TRACETERREProject reference: 301693
Funded under :
Tracing Neanderthal Territories: Landscape Organization and Stone Resource Management in South East France
Total cost:EUR 201 932,4
EU contribution:EUR 201 932,4
Topic(s):FP7-PEOPLE-2011-IEF - Marie-Curie Action: "Intra-European fellowships for career development"
Call for proposal:FP7-PEOPLE-2011-IEFSee other projects for this call
Funding scheme:MC-IEF - Intra-European Fellowships (IEF)
The story of the Neanderthals has seen an explosion of interest over the past few decades, both in terms of scientific research and popular appetite for facts and narrative about this extinct human species. The recent revelation that Neanderthals made a significant contribution to modern human genomes has intensified the world’s focus, especially on their similarity to early modern humans. Contemporary research questions converge on the nature of Neanderthal adaptations, and the extent of cognitive parallels between the two species. In particular, were there any differences in how Neanderthals organized their lives on scales as large as entire landscapes?
The TRACETERRE project aims to advance these key remaining questions by pursuing research using cutting-edge interdisciplinary methods on the Neanderthal archaeology (c. 60-30 ka BP) of South East France. This diverse region represents a key area where examination of the variability in Neanderthal landscape use and resource management can be characterized through analysis of stone tool (lithic) acquisition/exploitation and technology. These apparently elementary aspects of the archaeological record in fact derive from complex cognitive factors, which can reveal much about differences between Neanderthal and early modern human minds.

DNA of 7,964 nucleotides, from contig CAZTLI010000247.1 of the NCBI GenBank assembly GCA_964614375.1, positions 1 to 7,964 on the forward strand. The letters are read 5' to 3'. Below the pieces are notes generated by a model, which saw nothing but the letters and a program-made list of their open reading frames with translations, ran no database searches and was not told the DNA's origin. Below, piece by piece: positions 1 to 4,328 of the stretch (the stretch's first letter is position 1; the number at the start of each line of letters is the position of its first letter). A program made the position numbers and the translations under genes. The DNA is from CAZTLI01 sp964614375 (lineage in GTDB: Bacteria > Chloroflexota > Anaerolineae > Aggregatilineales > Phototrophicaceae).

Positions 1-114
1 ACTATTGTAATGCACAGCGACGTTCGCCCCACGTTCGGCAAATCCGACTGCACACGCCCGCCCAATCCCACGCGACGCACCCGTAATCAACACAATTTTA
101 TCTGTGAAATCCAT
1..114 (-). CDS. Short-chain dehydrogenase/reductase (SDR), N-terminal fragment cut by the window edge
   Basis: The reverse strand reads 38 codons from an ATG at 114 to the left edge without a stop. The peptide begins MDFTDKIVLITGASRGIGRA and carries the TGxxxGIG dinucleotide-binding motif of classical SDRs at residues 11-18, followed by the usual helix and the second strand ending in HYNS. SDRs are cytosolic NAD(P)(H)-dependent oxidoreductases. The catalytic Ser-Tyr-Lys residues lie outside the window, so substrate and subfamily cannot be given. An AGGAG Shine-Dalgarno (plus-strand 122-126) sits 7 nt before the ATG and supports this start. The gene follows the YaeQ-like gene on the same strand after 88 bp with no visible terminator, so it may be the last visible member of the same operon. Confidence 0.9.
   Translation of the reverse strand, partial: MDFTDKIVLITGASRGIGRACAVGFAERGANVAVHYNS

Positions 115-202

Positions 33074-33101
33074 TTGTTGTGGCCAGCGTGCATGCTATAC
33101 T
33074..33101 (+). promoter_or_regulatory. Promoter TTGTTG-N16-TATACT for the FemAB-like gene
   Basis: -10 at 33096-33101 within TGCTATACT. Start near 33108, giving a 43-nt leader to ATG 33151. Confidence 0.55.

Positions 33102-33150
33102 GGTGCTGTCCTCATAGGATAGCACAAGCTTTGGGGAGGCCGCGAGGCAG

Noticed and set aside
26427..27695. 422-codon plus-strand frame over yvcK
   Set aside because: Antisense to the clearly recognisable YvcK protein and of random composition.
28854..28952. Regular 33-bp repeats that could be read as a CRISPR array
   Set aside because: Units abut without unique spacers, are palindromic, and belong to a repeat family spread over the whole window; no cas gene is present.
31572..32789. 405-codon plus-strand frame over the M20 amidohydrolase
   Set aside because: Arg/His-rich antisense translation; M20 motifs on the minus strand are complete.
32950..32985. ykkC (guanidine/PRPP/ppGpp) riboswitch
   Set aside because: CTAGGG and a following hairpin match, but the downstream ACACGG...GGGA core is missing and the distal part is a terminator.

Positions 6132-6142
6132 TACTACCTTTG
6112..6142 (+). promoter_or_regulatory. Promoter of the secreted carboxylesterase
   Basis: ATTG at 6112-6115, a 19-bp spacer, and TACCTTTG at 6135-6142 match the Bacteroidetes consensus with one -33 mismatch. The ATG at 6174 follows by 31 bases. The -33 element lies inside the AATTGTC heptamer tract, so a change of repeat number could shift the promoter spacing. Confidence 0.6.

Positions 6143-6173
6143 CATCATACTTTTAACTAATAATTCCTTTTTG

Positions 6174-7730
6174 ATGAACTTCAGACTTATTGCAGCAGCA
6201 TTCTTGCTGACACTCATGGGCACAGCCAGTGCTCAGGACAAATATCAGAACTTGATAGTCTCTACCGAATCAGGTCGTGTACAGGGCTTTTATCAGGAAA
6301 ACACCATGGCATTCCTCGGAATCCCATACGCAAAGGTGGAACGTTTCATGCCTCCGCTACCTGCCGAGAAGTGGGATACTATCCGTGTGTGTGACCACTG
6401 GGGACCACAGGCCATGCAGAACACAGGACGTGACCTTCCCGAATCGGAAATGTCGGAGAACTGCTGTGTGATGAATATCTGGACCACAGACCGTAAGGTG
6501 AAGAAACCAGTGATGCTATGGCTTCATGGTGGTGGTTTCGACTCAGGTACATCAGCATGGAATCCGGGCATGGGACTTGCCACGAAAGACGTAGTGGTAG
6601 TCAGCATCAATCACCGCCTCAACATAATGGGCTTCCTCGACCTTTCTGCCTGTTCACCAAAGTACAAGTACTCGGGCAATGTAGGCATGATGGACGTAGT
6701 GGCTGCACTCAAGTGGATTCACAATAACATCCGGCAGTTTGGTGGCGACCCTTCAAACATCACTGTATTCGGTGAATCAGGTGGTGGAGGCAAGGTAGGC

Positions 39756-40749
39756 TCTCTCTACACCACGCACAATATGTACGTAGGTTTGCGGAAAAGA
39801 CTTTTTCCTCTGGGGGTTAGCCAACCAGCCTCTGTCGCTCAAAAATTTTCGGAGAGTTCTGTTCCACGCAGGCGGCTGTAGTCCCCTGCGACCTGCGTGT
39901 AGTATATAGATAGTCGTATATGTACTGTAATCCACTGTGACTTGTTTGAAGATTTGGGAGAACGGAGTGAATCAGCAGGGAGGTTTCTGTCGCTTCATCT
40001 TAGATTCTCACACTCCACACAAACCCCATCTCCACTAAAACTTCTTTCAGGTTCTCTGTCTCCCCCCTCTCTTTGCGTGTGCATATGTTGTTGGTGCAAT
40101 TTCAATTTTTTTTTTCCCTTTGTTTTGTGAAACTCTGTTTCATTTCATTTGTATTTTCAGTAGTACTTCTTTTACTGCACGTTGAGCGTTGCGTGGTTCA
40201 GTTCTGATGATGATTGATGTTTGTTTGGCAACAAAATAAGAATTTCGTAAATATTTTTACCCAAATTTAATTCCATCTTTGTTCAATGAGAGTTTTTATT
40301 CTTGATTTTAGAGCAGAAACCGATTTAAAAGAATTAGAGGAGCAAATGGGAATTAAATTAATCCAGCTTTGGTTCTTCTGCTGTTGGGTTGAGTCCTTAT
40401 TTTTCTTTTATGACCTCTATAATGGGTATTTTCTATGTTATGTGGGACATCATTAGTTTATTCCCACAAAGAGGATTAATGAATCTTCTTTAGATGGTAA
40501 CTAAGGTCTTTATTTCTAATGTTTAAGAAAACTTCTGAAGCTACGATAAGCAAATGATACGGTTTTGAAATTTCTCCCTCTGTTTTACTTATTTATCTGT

TRACETERRE will for the first time apply petro-archaeological techniques to open-air sites, to determine the nature of Neanderthal landscape organization by accurately tracing lithics to their sources and integrating these sites into wider settlement systems. The project represents a unique opportunity for transnational collaboration to address key questions on Neanderthal territorial organization. Training in a pioneering new technique will diversify the scientific skills of the researcher, at the same time as producing ground-breaking research. TRACETERRE will therefore significantly enhance her prospects for career independence, while contributing to European research excellence.
EU contribution: EUR 201 932,4
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